If push came to shove, I’d choose my PC over a PS5 or Xbox Series X over the next five years or so. It just comes down to personal preferences. I love mods, I love a mouse and keyboard, I love being able to relatively easily access decades of PC gaming history, and I’m excited about the increased support of the PC platform by studios like Sony and Sega as well as Microsoft’s commitment to bringing most of their games to PC via Game Pass.
You may notice that I didn’t mention graphics: one of the cornerstones of most PC vs. console debates. It’s also a topic that’s become increasingly popular as AMD and NVIDIA release their new GPUs which some will certainly argue already make the next-generation of gaming look slightly outdated.
Maybe that’s true to a degree, but as time goes on, it’s becoming increasingly clear that the future of video game graphics is more often shaped by consoles rather than PCs.
Let me explain. There’s no denying that AMD’s RX 6800 XT and NVIDIA’s RTX 3080 will offer increased performance over the GPUs featured in the PS5 and Xbox Series X. The PS5’s AMD GPU is roughly equivalent in power to an RTX 2080 Super and the Xbox Series X’s AMD GPU is about as powerful as an RTX 2080 TI. Given that those are custom GPUs, that’s a little like comparing apples to oranges (or, in our case, AMD cards to NVIDIA cards) but the point here is that the new AMD and NVIDIA cards will be about a generation ahead of what’s inside the Xbox Series X and PS5.
That being the case, you’d assume that you could build a PC by the end of 2020 that would be more powerful than the PS5 and Xbox Series X will be in five years without any kind of hardware updates. The situation isn’t quite that cut and dry, but it would be possible based on what we currently know.
The biggest problem with that comparison, though, is that it looks at things from a purely technical point of view. It doesn’t account for variations in individual components, required applications, overclocking, or a hundred other things that separate a custom-built PC from a gaming console.
Most importantly, it doesn’t account for the fact that when most studios develop a game, they typically don’t develop it to test the gamers with the most powerful hardware.
Just look at the biggest PC exclusives from the last several years. It’s a list that includes names like StarCraft II, World Of Warcraft, Total War: Shogun 2, and DOTA 2. Those are great games, but they’re not exactly technically demanding titles that require a top-of-the-line PC to properly run. At a time when the lines that separate PC and console gaming become thinner, you don’t see a lot of games like Crysis which were specifically designed to test the capabilities of the PC platform.
In fact, some of the most technically demanding PC games in recent years (such as Red Dead Redemption 2 and Metro Exodus) are multi-platform titles with PC ports that were carefully designed to offer high-end graphics options that the developers knew most gamers wouldn’t be able to run. Other popular benchmark games like Grand Theft Auto 5 typically require you to install several graphics mods before they can really be used to test the capabilities of a high-end gaming PC.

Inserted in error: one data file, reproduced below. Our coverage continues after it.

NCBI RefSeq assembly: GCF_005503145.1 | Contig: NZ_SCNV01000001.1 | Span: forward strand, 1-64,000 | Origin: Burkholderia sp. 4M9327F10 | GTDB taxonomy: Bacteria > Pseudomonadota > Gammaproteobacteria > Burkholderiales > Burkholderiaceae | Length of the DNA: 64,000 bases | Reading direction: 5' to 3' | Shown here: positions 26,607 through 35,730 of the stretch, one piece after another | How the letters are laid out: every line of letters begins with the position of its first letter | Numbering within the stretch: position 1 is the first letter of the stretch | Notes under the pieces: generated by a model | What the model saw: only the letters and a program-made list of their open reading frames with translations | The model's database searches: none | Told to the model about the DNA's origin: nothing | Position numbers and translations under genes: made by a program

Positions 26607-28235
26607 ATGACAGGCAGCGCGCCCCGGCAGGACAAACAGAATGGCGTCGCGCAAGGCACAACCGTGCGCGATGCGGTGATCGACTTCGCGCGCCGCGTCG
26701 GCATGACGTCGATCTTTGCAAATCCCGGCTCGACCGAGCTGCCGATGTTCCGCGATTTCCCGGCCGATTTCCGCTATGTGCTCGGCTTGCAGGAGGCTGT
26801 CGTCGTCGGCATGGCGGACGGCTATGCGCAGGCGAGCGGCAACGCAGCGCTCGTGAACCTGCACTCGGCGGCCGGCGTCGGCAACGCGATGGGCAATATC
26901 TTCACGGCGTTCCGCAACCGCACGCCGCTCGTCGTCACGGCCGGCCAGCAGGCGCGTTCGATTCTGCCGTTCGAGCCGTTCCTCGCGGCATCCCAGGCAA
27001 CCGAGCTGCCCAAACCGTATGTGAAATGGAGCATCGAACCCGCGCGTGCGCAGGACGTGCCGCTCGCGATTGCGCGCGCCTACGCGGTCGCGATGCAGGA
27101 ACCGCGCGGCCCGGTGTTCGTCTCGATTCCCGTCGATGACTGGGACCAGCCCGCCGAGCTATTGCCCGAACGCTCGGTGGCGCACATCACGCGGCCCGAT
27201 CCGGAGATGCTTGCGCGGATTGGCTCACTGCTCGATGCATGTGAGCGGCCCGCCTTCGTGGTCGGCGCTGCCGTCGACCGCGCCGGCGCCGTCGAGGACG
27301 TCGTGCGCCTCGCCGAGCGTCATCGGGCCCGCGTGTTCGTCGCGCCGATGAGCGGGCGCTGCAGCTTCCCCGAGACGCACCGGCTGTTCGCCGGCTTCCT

Games like those will certainly continue to exist into the next generation, but the majority of titles that launch simultaneously for PC and consoles will need to account for the limits of consoles more than the capabilities of top-of-the-line gaming PCs. We’re already seeing this happen now with Cyberpunk 2077 which developer CD Projekt Red recently delayed again partially due to the extra time it takes to optimize their game for the PS4 and Xbox One while also accounting for the increased power of the PS5 and Xbox Series X.
That’s the important thing to keep in mind when we talk about PS5 and Xbox Series X dictating the future of graphics. The PS5 and Xbox Series X will feature high-end NVME SSDs as well as powerful GPUs and CPUs capable of 4K 60FPS gameplay and ray tracing. For the first time in a long time, developers won’t have to think about which of their multi-platform customers will have access to that technology. Once next-gen consoles become more commonplace, they’ll be able to bump up the “base” performance of games in such a way that will, in turn, make games look better across the board as well as bump up the top-of-the-line performance standards for PC benchmarkers.
In that sense, the PC will always be the place where the future of gaming is tested, perfected, and, at times, utilized in such a way that leaves console players dreaming of what they’re missing out on. As we saw in the previous generation with the rise of SSDs and other technology, it will also always be the place that people who want fully-optimized gameplay experiences will go for the smoothest gameplay possible.
Yet, at a time when few Triple-A studios are developing demanding PC exclusives with minimum requirements that closely echo the power of a next-gen console, it’s more important than ever to remember that what you’re buying into when you think about buying a high-end GPU is the joy of running modern games as smoothly as possible as well as the pleasure of helping test the future of gaming for whenever that future becomes the new standard.